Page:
US stock indices head lower
US stock index futures gave up early gains and traded lower ahead of the official open. Overnight brought the release of a clutch of weaker-than-expected Chinese data. Industrial Production rose 4.8% year-on-year, down from +6.3% just one month ago. This was its lowest reading since the first quarter of 2009. Retail Sales were up 7.6% from the same time last year, but this was well below last month’s reading of +9.8%.Fixed Asset Investment rose 5.7% year-on-year which again was down from +5.8% last month. Rounding things off, Factory Output fell to its lowest level in seventeen years. Earlier on, the People’s Bank of China fixed its US dollar/ Chinese yuan reference rate above 7.0 for the fifth consecutive session, but at a stronger yuan level than yesterday. However, the Chinese currency lost ground after the data was released.
Yesterday global equity markets fell sharply in early trade as investors fretted about the falling yuan, unrest in Hong Kong, rising geopolitical tensions between India and Pakistan over Kashmir, and what appears to be a wide-ranging global economic slowdown. However, equities suddenly roared higher soon after the US open. This move was triggered by an announcement from the United States Trade Representative’s office saying that a number of products were being removed from the Chinese tariff list due to kick in at the beginning of September. In addition, tariffs on products such as mobile phones, laptop computers, computer monitors, video game consoles, some toys, and certain items of footwear and clothing will now be delayed until 15th December. The news helped to offset investor concerns over the growing civil unrest in Hong Kong. Flights were once again cancelled at the Hong Kong International Airport as thousands of protesters disrupted operations. There are rising fears that the Chinese authorities will not allow such widespread disruption to continue for much longer and that they could employ the military to crush the demonstrations. After appearing to take the situation to the brink yesterday, protestors backed off this morning and the airport has reopened.
Other trade issues
There are other trade issues emerging across the Asian Pacific region. Less than a fortnight ago Japan removed South Korea from its list of "white nations" considered safe enough to export strategic materials. The South Korean economy is already struggling to cope with the US/China trade war. Now South Korea has moved to downgrade Japan from its list of most trusted trading partners while also seeking talks to end a months-long spat that has hurt economic ties between the two countries.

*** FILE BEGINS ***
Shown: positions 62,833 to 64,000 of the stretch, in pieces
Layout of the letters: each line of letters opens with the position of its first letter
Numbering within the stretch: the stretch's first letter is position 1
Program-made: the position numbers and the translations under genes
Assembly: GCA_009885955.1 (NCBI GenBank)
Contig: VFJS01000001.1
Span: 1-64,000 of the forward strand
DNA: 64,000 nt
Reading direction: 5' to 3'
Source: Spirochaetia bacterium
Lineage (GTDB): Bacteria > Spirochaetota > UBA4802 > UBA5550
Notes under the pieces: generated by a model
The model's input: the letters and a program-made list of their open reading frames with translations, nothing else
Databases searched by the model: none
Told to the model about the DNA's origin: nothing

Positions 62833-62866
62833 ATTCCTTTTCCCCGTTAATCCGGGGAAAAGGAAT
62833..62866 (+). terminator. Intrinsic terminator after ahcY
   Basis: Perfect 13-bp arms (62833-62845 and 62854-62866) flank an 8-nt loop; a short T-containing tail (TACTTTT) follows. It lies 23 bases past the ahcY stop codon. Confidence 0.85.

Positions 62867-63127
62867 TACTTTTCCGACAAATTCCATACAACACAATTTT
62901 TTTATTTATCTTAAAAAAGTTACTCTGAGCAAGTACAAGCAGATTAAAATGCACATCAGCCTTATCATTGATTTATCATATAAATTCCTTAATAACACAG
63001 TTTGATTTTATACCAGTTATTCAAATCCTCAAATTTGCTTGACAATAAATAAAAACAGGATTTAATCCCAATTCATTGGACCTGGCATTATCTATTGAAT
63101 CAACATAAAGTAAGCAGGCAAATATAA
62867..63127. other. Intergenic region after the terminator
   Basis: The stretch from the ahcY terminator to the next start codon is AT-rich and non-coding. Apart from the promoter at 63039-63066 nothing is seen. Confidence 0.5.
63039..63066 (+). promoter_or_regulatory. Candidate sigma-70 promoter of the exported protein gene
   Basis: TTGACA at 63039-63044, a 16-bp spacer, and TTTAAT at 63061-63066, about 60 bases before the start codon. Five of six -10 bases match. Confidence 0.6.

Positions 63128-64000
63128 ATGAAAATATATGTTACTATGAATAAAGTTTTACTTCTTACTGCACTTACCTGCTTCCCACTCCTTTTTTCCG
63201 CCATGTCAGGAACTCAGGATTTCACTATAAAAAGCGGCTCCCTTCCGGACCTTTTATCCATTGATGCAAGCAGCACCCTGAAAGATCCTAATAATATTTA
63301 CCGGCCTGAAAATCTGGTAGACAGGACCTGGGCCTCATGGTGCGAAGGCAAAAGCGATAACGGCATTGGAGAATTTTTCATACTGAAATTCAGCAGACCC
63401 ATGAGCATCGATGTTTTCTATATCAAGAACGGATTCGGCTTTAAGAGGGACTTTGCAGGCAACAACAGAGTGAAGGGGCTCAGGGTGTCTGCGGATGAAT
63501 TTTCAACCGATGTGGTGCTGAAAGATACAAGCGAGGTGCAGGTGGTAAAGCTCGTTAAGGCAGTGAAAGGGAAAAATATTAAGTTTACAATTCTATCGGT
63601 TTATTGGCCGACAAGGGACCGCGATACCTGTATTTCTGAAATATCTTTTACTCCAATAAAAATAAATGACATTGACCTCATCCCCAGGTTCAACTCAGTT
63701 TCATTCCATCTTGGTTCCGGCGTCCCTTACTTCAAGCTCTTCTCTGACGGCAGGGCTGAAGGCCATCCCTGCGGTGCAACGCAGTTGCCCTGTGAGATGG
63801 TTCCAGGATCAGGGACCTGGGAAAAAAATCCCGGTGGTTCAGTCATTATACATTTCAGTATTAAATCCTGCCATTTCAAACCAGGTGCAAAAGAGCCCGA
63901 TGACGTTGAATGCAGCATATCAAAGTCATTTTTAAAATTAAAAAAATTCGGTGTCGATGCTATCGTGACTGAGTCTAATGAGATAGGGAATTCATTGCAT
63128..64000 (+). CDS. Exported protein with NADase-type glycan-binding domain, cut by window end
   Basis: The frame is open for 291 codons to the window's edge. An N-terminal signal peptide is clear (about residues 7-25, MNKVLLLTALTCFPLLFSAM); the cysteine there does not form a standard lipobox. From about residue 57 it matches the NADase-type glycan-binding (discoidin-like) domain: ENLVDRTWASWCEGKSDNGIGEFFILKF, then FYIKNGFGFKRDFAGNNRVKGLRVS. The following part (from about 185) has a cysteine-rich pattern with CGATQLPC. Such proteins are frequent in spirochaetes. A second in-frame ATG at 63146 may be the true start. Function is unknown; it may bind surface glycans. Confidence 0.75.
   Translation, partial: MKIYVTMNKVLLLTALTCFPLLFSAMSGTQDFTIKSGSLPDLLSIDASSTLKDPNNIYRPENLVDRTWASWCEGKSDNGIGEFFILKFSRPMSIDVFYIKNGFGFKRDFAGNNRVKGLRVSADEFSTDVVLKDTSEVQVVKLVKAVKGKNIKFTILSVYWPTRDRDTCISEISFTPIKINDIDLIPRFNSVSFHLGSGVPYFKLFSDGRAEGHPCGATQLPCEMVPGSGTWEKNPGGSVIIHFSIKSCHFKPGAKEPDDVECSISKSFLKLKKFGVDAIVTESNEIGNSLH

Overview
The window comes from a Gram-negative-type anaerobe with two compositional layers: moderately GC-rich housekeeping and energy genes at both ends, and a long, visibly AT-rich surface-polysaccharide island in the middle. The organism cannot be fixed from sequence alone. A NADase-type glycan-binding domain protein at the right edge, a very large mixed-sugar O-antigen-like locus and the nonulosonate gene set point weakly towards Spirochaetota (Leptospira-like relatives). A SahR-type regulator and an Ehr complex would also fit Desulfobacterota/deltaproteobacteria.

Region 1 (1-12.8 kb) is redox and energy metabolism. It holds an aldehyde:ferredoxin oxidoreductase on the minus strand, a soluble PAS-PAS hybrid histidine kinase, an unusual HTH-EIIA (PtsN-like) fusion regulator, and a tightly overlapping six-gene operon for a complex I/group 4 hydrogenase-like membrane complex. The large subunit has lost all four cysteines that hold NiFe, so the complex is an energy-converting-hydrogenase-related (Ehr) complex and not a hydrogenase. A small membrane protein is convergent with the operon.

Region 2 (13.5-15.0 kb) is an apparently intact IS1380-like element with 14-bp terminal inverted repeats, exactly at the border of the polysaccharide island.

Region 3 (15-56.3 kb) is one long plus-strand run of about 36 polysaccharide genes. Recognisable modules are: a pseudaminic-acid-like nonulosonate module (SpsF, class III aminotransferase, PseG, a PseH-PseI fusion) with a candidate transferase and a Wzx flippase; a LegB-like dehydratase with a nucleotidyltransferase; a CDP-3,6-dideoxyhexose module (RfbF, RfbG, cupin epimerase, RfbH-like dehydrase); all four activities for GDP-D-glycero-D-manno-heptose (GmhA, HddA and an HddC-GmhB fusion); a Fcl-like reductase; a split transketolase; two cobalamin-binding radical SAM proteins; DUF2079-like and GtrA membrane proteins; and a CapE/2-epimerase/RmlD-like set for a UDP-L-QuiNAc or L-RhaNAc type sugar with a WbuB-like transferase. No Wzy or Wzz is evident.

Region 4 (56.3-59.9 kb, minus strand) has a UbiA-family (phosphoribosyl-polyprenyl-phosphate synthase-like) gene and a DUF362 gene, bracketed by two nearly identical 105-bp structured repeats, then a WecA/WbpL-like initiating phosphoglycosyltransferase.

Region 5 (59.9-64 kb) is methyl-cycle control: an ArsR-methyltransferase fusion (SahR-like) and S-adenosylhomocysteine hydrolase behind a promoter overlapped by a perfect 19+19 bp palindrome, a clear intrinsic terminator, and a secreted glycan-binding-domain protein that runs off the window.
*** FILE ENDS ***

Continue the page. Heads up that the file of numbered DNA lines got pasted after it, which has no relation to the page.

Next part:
Flattening yield curve
But while yesterday’s US/China trade news brought some relief for equity investors, the US Treasury bond market continues to wave a big red flag. The yield curve has flattened further and earlier this morning the yield on the US 10-year Treasury was less than 1 basis point above the 2-year yield – the narrowest gap since May 2007. This suggests that investors are getting increasingly concerned about the economic outlook and fear that a recession may be on the cards.
The S&P has recovered well since hitting a two-month low at the beginning of last week. That sell-off saw the index slice below the 200-day Exponential Moving Average (EMA) although it quickly bounced back above it. Once again, traders were quick to follow the lesson learnt over the last ten years and rushed in to ‘buy the dip’. However, as we can see in the first chart, the S&P is now running into resistance at the 50-day EMA which currently comes in around 2,935. The bulls need to push the index above here to boost confidence and retest last month’s record close.
However, this is the middle of August when institutional business is at its quietest and typically trading volumes are low. But there are exceptions as we saw yesterday when the index flew higher on huge volume following the apparent easing of US tariffs on Chinese goods. But this in itself highlights a big danger for traders at this time of year. Sometimes markets overreact to news headlines which don’t do justice to the underlying facts of the matter. After all, does yesterday’s news really mean that a US/China trade deal is in sight? Another ‘August’ feature is that lower liquidity can lead to raised volatility. As we can see in this chart of the VIX (a measure of volatility in the S&P 500) volatility remains elevated, despite pulling back from last week’s spike. This is, along with the flattening of the US Treasury yield curve, a warning that the ‘all clear’ has yet to be sounded. Traders should continue to be exceptionally cautious over the next three weeks or so.